SAM SINGER AND THE THANKSGIVING GRAVY FIASCO
Sam Singer was born in 1914 in Philadelphia, New York, the second son of Meyer and Esther Singer who both came to the United States from Russia in the early 1900’s. Esther, a short, rotund lady who loved to gamble, was also a good cook and shared her precious recipes with Sam. The Singers owned and operated a luncheonette in Elmhurst, New York in the 1940’s and 50’s. Sam and his brother Al also worked at the Store as everyone called it. Sam became a good cook also, but went at it like he did most things: too fast and furious as if speed was of the essence instead of quality. Someone had the job of cleaning up after him and it was no doubt a difficult one. While in the army during World War II, Sam was sent to cooking school and spent much of his service time preparing meals for the troops. When he came home from the war, he and Al again operated the luncheonette along with Mom and Pop, as their parents were called by everyone.
Sam’s wife, Martha Sugg, came from a teensy town in rural North Carolina and they met in Durham at a military dance. They wed in 1943 and my mother moved to New York. That is a whole other story!
One Thanksgiving, the Singer clan was gathering at Sam and Martha’s 2-bedroom apartment which they shared with three children. Space was at a premium with only one bathroom and a tiny galley style kitchen that was too small for even one person to cook in, much less two or three. The dining area held a small table and it was a chore to get the whole family of five around it, but they made it work.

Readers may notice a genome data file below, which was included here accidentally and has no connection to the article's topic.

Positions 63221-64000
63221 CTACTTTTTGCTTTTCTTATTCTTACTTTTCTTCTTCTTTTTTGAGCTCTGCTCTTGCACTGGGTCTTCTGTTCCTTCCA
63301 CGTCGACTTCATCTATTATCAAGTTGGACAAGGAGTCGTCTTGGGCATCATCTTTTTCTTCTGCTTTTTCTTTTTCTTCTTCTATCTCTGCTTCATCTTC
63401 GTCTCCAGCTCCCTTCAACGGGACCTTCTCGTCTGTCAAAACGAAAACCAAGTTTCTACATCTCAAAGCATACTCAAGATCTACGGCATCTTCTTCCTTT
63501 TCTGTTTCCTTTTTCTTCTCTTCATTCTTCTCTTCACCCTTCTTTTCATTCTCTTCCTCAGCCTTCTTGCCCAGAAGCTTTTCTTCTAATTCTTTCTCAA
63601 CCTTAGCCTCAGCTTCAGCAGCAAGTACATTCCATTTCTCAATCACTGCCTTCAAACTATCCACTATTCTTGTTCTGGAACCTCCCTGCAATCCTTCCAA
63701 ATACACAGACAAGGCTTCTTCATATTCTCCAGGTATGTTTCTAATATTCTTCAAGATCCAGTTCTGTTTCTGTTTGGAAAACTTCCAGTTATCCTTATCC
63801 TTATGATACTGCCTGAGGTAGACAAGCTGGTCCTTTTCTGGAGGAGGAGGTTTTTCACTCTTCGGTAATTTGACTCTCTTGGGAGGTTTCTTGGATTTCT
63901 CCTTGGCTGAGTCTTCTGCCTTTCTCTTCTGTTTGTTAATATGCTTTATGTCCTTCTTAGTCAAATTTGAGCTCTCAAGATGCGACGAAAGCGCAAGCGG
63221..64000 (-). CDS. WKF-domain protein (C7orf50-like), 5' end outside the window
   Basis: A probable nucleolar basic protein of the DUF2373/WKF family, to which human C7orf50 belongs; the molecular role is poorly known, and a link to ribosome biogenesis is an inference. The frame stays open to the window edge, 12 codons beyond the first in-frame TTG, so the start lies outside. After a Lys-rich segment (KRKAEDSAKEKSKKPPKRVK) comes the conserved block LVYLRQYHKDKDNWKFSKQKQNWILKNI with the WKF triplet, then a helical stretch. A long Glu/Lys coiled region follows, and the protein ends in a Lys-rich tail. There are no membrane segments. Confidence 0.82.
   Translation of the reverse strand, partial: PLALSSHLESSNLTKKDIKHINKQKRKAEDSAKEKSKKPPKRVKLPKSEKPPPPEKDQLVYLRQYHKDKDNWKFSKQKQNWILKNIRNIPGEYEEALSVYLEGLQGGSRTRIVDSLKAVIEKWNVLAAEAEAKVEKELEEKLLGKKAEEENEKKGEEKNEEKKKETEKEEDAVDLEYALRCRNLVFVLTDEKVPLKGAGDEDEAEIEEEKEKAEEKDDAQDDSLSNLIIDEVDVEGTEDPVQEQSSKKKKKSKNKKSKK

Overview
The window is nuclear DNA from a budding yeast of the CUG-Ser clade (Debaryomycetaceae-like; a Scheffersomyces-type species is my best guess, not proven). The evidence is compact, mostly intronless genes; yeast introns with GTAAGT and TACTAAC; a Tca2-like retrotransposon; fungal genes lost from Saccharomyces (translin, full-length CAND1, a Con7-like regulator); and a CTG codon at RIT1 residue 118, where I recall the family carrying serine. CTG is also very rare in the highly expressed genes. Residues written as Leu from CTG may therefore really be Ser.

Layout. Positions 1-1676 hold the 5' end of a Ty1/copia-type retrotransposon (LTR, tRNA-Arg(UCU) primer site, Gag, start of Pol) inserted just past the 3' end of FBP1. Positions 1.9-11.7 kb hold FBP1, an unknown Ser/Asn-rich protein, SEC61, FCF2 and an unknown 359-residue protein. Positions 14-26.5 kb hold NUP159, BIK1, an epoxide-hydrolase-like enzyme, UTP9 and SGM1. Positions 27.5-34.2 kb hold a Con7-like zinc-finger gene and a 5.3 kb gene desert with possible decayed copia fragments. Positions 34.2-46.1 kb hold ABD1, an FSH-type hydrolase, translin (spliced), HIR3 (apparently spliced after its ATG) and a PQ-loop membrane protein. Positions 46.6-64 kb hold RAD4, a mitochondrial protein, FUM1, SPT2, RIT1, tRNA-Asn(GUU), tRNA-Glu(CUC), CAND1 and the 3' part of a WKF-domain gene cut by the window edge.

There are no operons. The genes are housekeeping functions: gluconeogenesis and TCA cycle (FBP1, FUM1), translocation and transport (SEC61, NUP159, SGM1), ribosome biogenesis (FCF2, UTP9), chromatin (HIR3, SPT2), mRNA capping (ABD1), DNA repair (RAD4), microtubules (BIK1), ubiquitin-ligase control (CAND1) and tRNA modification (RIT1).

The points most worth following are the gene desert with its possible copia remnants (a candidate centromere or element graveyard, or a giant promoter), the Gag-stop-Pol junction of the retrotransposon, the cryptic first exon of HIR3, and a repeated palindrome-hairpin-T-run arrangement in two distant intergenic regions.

However, with the other relatives coming over, a larger table was set up in the living room so as to accommodate a large and noisy crowd.
For some reason unknown to man, Martha decided this year to delegate the making of the turkey gravy to Sam, since he made such good food for the Store. You would think this would be a good idea. Hah! Little did she know.
First thing, with so little space in the kitchen, Sam cleared everyone out so he could create his masterpiece. Peeking in the doorway, we could see a fury of activity and much banging of pots and pans. There was probably some cussing going on too if Sam ran true to form.
Eventually, we had gravy and it was, no doubt, fine gravy. The kitchen, however, looked like an explosion had gone off! There was gravy on the stove, on the washing machine, dripping down onto the floor and seemingly everywhere! We later joked it was even on the ceiling and perhaps it was true. He had also used up an extraordinary amount of pots, dishes and utensils that seemed quite excessive for such a simple task. Sam didn’t clean up his mess either. He walked out of the kitchen and left that to the women as was befitting such a culinary master.
The whole ordeal was such a disaster that Sam was never asked to make gravy (or anything else) ever again in the home. We just to laugh about it though and it became one of the family’s favorite stories about Sam.